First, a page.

ARNG/USCG Interoperability - A Joint Ops Success Story

The interoperability concept is always a crucial topic when the nation’s military, security, and law-enforcement agencies discuss homeland-security missions and operations. Bringing a wide range of agencies together both tactically and through communications to conduct effective and efficient security operations is one of the most important aspects of the U.S. layered-defense homeland-security strategy – one that uses a best-skills and best-capability approach to address terrorist threats both on land and across the maritime domain.

One major and particularly interesting interoperability success story has been the partnership between the National Guard’s 4th WMD-CST (Weapons of Mass Destruction – Civil Support Team) and the U.S. Coast Guard. That National Guard team, one of the first ten WMD-CST units established by the Department of Defense, is under the jurisdiction of the state of Georgia’s Directorate of Joint Operations. Since 2002 the 4th WMD-CST has partnered with a number of Coast Guard units, beginning with what was then Coast Guard Maritime Safety Office Savannah and Coast Guard Air Station Savannah.  

The 4th WMD-CST and its Coast Guard partners have given Georgia’s Atlantic seaboard an added layer of protection from CBRNE (chemical, biological, radiological, nuclear, and explosive) weapons. The unit’s commander is Lieutenant Colonel Jeffery Allen, Army National Guard (ARNG), who recently returned from the 2nd annual Nuclear, Biological, and Radiological Conference in Rieti, Italy. During the conference, Allen discussed, with the representatives of several U.S. allies, the unusual and highly successful Coast Guard-ARNG relationship, concluding his summary with his personal assessment that the two organizations “have collectively written the operational concept for the CST mission in a maritime environment.”

The 4th CST and the Coast Guard Air Station Savannah have conducted numerous training missions in the past few years, Allen also reported, during which Coast Guard HH-65 helicopter aircrews would deliver a CST Strike Team “onto the deck of moving vessels both large and small.” Such “vertical deliveries” use the aircraft’s rescue hoist – which received considerable favorable publicity last year because of its extensive use during Hurricane Katrina in New Orleans – “to safely insert/extract CST operators and Coast Guard personnel,” Allen said, “onto suspect vessels that require inspection prior to entering the Port of Savannah.”  

Mission Accomplished in Savannah And During Sea Island Summit

In addition to these and other airborne operations, said Allen, who also serves as national co-chairman for the CST Equipment Technical Working Group (which makes decisions on future equipment for the CSTs), the 4th CST has responded to several requests for assistance from the Coast Guard Maritime Security Office in Savannah to accompany seaborne Coast Guard boarding parties “in searching for and identifying CBRNE materials aboard vessels attempting to enter the Port of Savannah.” The successful – i.e., undetected – delivery of such materials into any U.S. port, of course, could lead to a maritime disaster of colossal magnitude.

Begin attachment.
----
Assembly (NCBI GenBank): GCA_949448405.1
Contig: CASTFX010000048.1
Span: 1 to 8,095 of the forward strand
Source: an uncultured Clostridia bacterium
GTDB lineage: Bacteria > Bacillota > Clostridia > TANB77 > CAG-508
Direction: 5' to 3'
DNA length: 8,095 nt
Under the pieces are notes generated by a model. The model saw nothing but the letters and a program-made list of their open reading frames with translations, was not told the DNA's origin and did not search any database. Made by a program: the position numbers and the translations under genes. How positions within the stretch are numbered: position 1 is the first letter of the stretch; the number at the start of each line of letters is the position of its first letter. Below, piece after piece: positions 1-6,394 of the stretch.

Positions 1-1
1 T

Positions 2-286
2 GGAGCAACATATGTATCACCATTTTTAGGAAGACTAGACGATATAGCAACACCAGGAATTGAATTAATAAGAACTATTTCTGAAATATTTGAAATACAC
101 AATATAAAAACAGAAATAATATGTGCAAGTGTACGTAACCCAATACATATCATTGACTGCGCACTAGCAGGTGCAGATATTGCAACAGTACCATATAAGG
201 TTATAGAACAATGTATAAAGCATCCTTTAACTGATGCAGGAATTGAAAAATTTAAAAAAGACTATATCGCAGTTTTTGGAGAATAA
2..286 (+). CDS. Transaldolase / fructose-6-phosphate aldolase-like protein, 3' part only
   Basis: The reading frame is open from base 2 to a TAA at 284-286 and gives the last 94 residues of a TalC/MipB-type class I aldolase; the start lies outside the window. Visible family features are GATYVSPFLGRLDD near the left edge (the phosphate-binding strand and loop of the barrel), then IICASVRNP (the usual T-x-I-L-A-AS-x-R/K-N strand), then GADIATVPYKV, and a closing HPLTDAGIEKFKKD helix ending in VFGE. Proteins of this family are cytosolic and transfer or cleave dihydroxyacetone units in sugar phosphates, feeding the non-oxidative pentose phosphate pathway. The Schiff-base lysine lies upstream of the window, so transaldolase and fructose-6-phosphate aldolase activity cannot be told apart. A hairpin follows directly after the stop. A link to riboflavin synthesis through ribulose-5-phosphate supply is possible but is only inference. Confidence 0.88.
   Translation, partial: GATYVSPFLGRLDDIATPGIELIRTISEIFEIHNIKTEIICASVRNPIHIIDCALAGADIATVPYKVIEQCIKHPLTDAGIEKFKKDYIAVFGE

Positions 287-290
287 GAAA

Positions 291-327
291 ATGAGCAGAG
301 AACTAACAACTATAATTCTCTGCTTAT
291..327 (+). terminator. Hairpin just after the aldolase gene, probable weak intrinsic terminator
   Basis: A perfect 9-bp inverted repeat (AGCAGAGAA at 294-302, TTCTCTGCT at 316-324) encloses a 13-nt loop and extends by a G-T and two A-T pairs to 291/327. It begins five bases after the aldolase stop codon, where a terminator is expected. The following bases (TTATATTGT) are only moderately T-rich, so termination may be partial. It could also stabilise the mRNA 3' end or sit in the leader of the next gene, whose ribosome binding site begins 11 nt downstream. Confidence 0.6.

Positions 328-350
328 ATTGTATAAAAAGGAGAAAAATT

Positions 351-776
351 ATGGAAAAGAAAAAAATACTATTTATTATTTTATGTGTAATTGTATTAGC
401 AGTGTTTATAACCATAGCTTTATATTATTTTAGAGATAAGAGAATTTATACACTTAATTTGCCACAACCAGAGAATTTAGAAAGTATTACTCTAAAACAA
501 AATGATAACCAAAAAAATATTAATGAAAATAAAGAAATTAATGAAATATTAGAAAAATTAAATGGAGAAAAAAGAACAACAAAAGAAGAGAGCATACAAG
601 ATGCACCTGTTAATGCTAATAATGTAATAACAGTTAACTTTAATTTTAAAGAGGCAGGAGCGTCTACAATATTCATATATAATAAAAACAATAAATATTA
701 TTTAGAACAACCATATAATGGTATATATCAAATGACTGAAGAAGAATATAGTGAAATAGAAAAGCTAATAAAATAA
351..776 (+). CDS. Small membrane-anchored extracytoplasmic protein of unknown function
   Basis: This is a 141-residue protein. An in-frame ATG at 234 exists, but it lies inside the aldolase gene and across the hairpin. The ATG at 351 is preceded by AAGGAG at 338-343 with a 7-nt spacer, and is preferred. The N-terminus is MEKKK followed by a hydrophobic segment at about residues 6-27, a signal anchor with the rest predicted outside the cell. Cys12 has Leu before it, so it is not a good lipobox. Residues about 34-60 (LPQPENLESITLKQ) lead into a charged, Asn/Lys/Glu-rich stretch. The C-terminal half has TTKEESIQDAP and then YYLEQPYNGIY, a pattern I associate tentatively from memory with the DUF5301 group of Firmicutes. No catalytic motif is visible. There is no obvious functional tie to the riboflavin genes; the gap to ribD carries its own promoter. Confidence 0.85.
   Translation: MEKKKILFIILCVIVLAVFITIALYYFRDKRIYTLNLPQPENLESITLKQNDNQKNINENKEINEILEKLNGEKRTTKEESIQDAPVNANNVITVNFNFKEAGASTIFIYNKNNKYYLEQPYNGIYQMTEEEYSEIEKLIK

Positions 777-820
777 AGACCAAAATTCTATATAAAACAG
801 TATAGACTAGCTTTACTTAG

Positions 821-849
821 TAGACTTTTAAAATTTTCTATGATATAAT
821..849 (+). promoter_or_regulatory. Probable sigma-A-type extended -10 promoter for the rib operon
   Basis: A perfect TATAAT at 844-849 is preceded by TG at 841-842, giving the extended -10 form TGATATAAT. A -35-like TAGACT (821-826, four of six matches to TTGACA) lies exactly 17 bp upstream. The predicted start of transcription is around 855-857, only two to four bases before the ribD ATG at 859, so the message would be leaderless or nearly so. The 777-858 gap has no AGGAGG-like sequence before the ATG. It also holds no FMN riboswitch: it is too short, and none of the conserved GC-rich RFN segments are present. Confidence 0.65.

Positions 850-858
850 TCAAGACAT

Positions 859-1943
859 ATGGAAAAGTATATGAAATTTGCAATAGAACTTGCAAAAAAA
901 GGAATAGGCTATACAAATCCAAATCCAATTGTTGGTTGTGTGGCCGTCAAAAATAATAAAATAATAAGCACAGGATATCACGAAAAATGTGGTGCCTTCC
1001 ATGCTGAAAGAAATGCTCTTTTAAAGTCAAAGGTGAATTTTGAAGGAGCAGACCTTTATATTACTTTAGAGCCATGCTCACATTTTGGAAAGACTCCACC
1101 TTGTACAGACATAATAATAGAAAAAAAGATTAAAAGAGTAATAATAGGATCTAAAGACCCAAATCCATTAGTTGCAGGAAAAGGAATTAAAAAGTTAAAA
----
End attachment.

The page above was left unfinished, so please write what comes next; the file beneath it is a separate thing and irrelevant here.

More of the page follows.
The WMD-CST/USCG partnership has extended to working together during such National Special Security Events as the G-8 Summit held on Sea Island, Georgia, in 2004. During that event, according to Captain Jeff Daigle, ARNG, operations officer for the 4th WMD-CST, the heads of state of eight countries “and countless other dignitaries” were in temporary residence at a relatively unprotected Georgia coastal community. Behind the scenes, though, the 4th CST and Coast Guard were working together, monitoring maritime traffic and interdicting “suspect vessels” as they approached the area where the summit was being held. “This is just one example,” Daigle said, of how the local ARNG/Coast Guard partnership “has enhanced our nation’s security.”

The Sea Island mission also serves as an important example of how the nation’s first-response military and law-enforcement security agencies are seeking, finding, and often creating ways to work together both more effectively and more efficiently during an era, and in an environment, characterized by asymmetric threats and limited resources. In that context, working partnerships such as the ongoing relationship between the Coast Guard and the ARNG’s 4th WMD-CST represent force multipliers which ensure that the tax-paying public receives the best return on its investment.

Christopher Doane

Christopher Doane and Dr. Joseph DiRenzo III are retired Coast Guard officers and visiting fellows at the Joint Forces Staff College. Both of them have written extensively on maritime security issues. Any opinions expressed in the preceding article represent their own views and are not necessarily the official views of the U.S. Coast Guard.

Joseph DiRenzo III

Dr. Joseph DiRenzo III is a retired Coast Guard officer. He's visiting fellows at the Joint Forces Staff College. He has written extensively on maritime security issues. Any opinions expressed in the preceding article represent their own views and are not necessarily the official views of the U.S. Coast Guard.



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